“Marty Guggenheim has been influential in promoting a parents’ rights perspective,” Bartholet said in an email to The Imprint, adding: “I think this has been damaging to the cause of giving child rights equal value in child welfare law and policy, especially because he claims his views are consistent with child rights, and because he is a powerful advocate.”
Still, while Guggenheim has remained singularly outspoken, he has never been alone in this work. “What’s Wrong with Children’s Rights” cites the University of Pennsylvania scholar Dorothy Roberts’ seminal 2001 book on racism in the child welfare system. Grassroots New York City groups of accused parents like People United for Children and the Child Welfare Organizing Project were active for decades.
Guggenheim is also board president of the National Coalition for Child Protection Reform, a small but influential Virginia-based nonprofit that urges journalists and policymakers nationwide to consider the “family defense” perspective. Through the American Bar Association’s National Alliance for Parent Representation he helped convene dozens of other legal advocates, including his longtime co-director at NYU’s Family Defense Clinic, Chris Gottlieb.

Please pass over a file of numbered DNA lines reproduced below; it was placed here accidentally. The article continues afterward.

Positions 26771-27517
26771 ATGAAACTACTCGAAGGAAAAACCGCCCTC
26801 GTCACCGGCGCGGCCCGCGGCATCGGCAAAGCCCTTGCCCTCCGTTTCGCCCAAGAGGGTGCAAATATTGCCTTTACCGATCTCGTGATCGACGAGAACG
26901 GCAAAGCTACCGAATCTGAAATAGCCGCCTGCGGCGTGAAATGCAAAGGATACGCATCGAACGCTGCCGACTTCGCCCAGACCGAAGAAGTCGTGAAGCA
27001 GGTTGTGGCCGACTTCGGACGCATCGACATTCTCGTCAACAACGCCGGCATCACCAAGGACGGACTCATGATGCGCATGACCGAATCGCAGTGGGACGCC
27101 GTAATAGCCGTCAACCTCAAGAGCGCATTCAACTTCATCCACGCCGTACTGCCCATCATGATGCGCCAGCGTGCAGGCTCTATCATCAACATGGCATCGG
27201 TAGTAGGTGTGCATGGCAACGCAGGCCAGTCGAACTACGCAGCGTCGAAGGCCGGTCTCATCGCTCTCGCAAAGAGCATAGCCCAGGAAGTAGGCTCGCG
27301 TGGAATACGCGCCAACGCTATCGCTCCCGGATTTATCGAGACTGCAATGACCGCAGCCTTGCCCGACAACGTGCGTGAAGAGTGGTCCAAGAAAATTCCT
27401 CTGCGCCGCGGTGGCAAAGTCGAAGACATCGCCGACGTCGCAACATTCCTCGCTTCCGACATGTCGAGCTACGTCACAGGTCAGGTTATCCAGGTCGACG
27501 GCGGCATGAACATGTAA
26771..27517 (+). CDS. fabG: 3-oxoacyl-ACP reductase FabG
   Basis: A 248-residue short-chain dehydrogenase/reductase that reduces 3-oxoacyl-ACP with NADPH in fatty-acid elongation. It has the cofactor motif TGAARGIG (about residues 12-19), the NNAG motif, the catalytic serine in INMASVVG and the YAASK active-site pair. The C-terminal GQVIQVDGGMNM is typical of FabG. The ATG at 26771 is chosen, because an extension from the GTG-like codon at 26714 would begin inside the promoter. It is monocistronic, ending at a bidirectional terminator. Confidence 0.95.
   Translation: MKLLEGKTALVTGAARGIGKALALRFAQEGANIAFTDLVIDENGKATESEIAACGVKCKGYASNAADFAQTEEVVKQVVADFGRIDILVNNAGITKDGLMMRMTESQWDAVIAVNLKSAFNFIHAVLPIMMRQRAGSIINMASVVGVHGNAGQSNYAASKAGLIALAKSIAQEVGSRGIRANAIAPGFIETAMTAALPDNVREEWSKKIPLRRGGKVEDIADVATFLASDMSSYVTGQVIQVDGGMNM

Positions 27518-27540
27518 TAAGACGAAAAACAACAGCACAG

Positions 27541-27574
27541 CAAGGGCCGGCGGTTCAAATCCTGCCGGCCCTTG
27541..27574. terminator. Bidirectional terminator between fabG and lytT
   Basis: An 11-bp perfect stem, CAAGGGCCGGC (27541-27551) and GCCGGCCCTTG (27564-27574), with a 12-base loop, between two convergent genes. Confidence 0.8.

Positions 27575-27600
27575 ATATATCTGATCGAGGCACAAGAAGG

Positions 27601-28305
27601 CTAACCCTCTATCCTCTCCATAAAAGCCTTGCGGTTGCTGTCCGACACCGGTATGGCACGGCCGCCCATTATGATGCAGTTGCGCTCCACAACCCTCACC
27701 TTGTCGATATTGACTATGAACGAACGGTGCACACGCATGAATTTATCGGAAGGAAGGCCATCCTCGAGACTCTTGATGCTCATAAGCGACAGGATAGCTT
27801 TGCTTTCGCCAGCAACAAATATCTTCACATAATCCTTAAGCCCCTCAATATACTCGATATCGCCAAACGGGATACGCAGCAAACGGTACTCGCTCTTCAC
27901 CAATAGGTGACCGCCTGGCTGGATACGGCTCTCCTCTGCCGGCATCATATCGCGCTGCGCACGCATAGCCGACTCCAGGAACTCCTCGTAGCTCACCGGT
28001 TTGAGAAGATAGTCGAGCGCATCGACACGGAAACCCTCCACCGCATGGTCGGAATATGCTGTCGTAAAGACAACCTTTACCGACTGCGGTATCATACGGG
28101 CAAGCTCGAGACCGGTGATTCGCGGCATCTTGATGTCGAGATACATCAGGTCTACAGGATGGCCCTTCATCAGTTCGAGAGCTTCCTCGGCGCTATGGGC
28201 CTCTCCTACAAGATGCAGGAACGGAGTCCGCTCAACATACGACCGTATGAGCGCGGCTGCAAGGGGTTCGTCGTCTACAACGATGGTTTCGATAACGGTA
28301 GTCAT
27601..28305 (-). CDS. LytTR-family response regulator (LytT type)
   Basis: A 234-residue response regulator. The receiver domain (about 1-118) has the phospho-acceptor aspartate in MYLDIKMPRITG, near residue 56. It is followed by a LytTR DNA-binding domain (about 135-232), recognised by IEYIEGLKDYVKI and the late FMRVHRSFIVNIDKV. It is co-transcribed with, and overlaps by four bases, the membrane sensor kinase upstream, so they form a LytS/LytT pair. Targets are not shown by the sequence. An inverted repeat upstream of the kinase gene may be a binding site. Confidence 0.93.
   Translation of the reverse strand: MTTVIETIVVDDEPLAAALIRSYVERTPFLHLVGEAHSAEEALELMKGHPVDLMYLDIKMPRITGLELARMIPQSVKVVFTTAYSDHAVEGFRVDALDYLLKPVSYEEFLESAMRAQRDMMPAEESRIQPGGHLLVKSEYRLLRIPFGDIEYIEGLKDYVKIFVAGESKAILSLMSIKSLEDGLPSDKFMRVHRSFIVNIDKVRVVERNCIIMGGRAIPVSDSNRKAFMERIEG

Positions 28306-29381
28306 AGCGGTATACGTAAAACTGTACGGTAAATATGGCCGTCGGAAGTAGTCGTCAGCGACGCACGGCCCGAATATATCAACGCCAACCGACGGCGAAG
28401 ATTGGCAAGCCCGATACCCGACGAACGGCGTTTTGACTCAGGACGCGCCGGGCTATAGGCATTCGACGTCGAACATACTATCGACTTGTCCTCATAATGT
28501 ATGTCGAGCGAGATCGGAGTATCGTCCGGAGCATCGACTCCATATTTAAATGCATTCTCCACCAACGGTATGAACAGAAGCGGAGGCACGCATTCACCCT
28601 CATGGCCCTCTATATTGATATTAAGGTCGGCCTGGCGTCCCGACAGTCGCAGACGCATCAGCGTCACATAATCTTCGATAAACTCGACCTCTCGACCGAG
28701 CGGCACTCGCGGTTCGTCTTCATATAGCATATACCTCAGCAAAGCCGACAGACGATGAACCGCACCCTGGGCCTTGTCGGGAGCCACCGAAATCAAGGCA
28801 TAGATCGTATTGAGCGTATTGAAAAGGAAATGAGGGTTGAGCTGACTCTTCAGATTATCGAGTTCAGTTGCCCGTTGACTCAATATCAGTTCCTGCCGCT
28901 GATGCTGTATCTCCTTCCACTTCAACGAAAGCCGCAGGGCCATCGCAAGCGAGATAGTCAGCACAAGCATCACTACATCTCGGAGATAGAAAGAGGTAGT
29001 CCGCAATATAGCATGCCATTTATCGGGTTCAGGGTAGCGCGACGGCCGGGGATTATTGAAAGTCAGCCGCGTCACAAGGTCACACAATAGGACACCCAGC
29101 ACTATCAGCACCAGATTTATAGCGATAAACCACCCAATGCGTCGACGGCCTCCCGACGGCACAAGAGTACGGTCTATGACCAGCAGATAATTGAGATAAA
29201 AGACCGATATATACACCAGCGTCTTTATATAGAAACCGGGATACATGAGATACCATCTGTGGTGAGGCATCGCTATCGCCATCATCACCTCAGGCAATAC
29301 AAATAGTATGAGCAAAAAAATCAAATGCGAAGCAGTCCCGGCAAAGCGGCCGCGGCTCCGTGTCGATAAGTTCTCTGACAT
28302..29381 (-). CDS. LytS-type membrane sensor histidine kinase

“You can’t walk into a room full of people doing the highest level of work in this field without finding a student of Marty’s,” Gottlieb said. “He can move a room — and has, over and over again — and that has galvanized people.”
In reflecting on his career, Guggenheim described fighting for the very notion of child maltreatment to be reconsidered and expanded upon. Abuse, he said, should include officials allowing children in public housing to grow up with lead paint, rodents and poor plumbing, and failing to fund quality day care, and gutting cash assistance programs.
“I want every child welfare official in the country to focus on the ways in which the government itself harms children,” he said.